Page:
This combination isn't for everyone - like I said, you need plenty of room above the CPU for this heat sink and fan. But in my case it was a great performing bang for the buck, and I haven't seen or heard my CPU temperature alert go off once since installing this combination.

If I hear interest, I'll write up a brief on changing your CPU fan for a better one. But there are probably a bunch of those already on the web.

More airflow is better!

Here is the Intel utility showing chip temperatures:

Intel Desktop Utility Chip Temperatures Fan Speeds

Two of the chips are running rather warm - 172 and 154F respectively. I'm going to point a fan at those two hot chips (the I/O Controller and memory controller):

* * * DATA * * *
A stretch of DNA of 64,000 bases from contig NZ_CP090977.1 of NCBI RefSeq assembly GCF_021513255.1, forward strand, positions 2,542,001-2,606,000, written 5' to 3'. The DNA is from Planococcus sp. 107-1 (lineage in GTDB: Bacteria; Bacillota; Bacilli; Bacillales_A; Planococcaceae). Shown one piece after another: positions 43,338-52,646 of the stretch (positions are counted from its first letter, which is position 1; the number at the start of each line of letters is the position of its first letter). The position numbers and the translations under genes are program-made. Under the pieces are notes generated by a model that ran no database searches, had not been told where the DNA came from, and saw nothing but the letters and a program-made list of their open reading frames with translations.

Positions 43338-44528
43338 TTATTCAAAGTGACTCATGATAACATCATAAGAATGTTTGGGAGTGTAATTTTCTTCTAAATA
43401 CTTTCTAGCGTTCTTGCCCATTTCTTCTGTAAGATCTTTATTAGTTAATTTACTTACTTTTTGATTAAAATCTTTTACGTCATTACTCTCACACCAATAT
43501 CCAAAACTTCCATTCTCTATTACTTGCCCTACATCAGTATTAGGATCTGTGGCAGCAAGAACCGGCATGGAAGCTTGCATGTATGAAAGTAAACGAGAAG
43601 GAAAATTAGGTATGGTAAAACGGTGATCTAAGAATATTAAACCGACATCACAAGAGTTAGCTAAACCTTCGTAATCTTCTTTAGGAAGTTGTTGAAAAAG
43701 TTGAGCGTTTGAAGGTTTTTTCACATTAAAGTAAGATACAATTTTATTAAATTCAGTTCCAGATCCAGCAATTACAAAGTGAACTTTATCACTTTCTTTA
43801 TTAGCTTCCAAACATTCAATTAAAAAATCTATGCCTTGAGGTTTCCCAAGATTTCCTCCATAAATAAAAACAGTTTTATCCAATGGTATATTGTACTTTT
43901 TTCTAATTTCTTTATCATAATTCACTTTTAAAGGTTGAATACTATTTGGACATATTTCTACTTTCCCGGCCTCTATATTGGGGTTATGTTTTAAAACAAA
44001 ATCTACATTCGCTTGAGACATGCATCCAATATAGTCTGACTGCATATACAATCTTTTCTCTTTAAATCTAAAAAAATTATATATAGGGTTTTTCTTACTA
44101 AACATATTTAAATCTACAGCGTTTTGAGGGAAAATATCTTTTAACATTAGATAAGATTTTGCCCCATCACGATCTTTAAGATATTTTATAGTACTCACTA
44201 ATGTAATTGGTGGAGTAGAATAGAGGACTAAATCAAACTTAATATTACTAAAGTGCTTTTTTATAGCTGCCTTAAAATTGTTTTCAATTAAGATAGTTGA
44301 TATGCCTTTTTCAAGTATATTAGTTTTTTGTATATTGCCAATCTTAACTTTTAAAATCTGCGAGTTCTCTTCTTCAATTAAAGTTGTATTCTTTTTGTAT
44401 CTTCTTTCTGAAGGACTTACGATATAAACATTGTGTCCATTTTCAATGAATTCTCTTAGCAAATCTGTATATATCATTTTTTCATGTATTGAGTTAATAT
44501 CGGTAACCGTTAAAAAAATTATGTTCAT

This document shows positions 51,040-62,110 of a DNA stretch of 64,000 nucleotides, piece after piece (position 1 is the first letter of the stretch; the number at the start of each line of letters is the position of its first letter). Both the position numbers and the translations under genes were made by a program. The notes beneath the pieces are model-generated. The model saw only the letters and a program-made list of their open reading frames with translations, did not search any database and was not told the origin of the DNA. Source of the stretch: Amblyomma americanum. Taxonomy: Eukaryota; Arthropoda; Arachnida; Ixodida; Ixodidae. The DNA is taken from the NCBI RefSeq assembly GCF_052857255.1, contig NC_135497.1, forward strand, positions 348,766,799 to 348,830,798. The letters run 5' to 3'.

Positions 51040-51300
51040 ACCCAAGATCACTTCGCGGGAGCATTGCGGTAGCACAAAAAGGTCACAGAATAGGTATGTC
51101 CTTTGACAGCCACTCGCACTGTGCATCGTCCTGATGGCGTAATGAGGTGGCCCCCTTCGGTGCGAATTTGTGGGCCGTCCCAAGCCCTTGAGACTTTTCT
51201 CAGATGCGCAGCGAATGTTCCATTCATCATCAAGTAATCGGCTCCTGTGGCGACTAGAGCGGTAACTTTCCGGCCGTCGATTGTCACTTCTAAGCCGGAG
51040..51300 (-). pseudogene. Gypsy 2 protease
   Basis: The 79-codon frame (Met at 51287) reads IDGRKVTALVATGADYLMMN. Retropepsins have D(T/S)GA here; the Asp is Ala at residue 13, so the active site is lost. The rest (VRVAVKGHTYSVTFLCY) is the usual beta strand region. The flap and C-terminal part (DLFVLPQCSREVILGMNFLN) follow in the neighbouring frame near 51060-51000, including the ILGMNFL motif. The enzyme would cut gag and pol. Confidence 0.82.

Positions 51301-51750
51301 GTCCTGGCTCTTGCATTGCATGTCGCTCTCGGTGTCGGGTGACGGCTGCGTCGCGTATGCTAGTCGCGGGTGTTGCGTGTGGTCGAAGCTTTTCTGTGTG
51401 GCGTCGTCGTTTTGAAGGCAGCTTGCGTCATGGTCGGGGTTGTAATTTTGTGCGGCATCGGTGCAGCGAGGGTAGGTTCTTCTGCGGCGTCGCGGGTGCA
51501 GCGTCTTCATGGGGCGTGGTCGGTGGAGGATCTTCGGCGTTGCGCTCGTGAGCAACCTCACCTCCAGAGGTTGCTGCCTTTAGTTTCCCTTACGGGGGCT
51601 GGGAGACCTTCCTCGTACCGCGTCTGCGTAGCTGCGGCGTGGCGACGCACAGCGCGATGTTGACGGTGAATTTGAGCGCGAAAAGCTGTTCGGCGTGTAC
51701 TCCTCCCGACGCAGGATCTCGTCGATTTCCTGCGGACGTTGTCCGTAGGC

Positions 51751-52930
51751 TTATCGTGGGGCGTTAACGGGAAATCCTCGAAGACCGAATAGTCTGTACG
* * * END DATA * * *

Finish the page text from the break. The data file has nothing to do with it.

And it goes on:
Intel Desktop Utilities - with extra fan

From 172°F to 140°F! And the Memory Controller went from 154°F to 138°F!

There is more!

There is more I can do & write about, but I thought this would get you thinking a bit. Plus, my initial writeup isn't going to link via the cool stuff page, just via the sitemap.xml page - so I'm curious who indexes it and who finds it.

In other words, right now you found this article only by the search engine alone - it is in my sitemap xml file but not discussed on any other page. Just my little experiment (and why you might see this isn't a complete article yet).

More things to write about:

Showing how easy the heat sink / fan swap is. Yes, if you are handy with a screwdriver you can DIY and save money.

Hard drives - keeping them cooler

Hard drive maintenance & tools

So, if you liked this and want more, send me an email! You can find me via the contact link at the top left of the page.

Thanks for reading!

David Soussan